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Interview with Lori Weitzner. PART I. Surprising things at Proposte and working moms.
19.06.2018, Про бизнес
At Maison&Objet we came across Samuel&Sons company and its very unusual collection. It is created by a well-known American decorator Lori Weitzner. We met Lori at Proposte and discussed modern trends, the role of textiles in interior design and even working moms. Here’s the first part of the interview.
Lori Weitzner

– Hello, Lori. It’s so nice to meet you. At Maison&Objet we visited Samuel and Sons showroom and you showed us your new collection. Everything was designed by you, isn’t it?

– Yes.

– We were very surprised by your textures, colors, your very unusual way to make dreams and ideas real. We haven’t seen anything like that before. It was like a piece of art.

– Wow, thank you.

– After visiting the showroom, we decided that we really want to know more about you, so thank you for finding time to talk to us. Tell us how you started your work in design, please.

– Oh, that’s a long story. Long story short: I was a painter in university, and my professor told me I should switch to textile design because I had a good sense of color and composition. I thought: “What is textile design?” because I didn’t even know. But I’ve learned everything quickly, I switched my major and got a degree in textile design.

– And what about art, paintings?

– I don't paint. I mean I draw sketches for my products, but it is not for fine arts.
I don’t call myself an artist, I call myself a designer. The main difference – I am creating things for people which they will want to use.

When you’re a fine artist, you just create what you like, and hope people will like it too. But here you must think about business.

And I always think about how to expand, how to create something more unusual, and at the same time how to sell that.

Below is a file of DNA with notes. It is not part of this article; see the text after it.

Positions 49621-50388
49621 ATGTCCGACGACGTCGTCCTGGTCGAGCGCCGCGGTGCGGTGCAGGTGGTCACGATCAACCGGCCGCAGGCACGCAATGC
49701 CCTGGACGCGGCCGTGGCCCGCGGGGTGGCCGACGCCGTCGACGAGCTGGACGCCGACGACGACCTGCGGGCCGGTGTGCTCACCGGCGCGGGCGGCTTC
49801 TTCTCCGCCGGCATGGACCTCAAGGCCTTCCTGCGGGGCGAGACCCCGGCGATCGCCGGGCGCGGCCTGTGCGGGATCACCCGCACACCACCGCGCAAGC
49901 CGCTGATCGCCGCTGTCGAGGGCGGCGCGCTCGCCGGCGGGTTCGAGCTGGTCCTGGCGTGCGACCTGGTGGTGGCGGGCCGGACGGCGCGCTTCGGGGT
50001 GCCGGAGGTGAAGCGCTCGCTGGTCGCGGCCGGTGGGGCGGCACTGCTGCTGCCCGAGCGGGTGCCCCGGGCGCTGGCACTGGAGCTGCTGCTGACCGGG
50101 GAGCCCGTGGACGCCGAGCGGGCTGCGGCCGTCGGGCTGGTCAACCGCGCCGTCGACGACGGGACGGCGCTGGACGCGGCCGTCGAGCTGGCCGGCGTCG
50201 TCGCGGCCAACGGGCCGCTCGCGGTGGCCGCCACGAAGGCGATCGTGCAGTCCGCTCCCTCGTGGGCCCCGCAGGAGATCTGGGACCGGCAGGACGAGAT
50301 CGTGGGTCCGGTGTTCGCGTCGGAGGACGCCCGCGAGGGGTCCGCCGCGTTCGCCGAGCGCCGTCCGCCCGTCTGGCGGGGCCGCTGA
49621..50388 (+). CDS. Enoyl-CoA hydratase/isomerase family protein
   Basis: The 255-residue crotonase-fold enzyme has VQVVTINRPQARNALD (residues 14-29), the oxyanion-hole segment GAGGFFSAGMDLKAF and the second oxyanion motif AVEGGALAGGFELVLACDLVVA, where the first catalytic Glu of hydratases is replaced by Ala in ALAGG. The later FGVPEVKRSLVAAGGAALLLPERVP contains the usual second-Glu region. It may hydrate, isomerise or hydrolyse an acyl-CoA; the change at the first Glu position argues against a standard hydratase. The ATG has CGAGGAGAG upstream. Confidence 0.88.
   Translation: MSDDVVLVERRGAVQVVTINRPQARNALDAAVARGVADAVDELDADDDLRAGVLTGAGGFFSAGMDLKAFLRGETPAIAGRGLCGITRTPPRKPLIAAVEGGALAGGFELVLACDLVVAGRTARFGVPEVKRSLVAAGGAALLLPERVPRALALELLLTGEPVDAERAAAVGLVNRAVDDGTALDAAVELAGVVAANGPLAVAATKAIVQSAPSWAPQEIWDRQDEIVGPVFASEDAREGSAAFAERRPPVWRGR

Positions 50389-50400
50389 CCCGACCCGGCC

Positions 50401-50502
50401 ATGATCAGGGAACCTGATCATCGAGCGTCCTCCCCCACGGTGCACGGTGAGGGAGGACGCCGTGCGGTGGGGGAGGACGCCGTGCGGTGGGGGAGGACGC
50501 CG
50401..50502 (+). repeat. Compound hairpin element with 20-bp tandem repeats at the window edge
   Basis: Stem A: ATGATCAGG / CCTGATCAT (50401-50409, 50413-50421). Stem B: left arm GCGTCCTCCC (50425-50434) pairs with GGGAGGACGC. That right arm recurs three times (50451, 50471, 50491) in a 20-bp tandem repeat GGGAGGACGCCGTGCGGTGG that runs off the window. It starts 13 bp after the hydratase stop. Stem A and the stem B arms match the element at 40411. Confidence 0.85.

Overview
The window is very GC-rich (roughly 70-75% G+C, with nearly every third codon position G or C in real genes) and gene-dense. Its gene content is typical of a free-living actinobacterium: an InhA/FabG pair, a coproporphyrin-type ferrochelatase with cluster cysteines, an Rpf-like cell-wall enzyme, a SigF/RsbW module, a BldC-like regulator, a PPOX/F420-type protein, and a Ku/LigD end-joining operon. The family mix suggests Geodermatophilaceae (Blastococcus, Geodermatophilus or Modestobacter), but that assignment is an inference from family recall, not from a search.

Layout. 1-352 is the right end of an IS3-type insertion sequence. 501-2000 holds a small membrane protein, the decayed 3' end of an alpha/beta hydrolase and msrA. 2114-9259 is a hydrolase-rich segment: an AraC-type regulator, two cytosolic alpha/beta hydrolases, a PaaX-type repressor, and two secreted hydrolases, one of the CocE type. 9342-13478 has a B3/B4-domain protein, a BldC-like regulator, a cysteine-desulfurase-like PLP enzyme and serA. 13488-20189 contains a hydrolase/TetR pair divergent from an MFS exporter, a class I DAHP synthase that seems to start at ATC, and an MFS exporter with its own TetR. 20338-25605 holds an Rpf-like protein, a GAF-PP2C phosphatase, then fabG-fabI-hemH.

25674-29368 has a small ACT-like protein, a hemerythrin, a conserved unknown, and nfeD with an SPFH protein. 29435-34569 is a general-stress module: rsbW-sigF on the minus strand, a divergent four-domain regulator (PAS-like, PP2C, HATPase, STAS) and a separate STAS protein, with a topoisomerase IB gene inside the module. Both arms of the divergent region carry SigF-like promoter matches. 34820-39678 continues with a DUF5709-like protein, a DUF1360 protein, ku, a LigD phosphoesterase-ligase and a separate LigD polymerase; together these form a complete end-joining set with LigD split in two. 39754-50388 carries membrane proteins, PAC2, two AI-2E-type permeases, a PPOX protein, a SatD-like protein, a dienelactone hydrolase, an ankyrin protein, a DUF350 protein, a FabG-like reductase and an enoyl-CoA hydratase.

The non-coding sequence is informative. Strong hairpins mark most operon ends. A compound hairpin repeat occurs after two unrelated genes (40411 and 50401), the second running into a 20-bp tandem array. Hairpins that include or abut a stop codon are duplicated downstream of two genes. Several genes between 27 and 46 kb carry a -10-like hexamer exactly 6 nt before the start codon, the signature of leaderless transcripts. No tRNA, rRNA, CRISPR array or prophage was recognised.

– Do you design only for other companies or do you have your own collections as well?

– I work for licensed products. Samuel and Sons is a bright example.

But I also have my own line: fabrics and wall coverings under my name, - Weitzner. And it’s fantastic! We’re trying to create unique products for domestic market.

We do finishing – I’d call it home decoration - for 10 years now, and we also plan to make rugs.

I also do stationery products, magazines, recently we started to produce ceramic tiles.

And making jewelry is my new work now.
To enlarge click on photo

– It is also a new product for you.

– We are still designing it, it’s a brand new product and it will be released in fall. It’s my own investment. And it has everything I’ve learned in textile and interior world – embroidery, bead weaving.

– Let’s talk about Proposte. What changes did you notice now comparing to previous years?

– I think the energy is better this year. More natural fabrics, rustic style is everywhere. And much less silk than few years ago because people don’t buy silk.

– But tons of linen.

– Speaking about textile patterns, I see a lot of large ones here and mix of designs, for example geometrical and flower patterns. Different techniques and voluminous fabrics were used often here.

– And also a lot of velvet. Velvet stays. What about wool? I see here a lot of wool and cashmere.

– Yes.

– And soft fabrics.

– But people are tired of viscose.

– So wool, linen and different combinations are prevailing.

– And also different fur effects as artificial fur, for example. I was really impressed by the innovative methods of textile printing. One example: usually direct textile printing is used but there are much more interesting ways such as printing on velvet and different fabrics. When you print, you get the image only on one fiber. You should experiment with textile printing, combine different types of textile printing.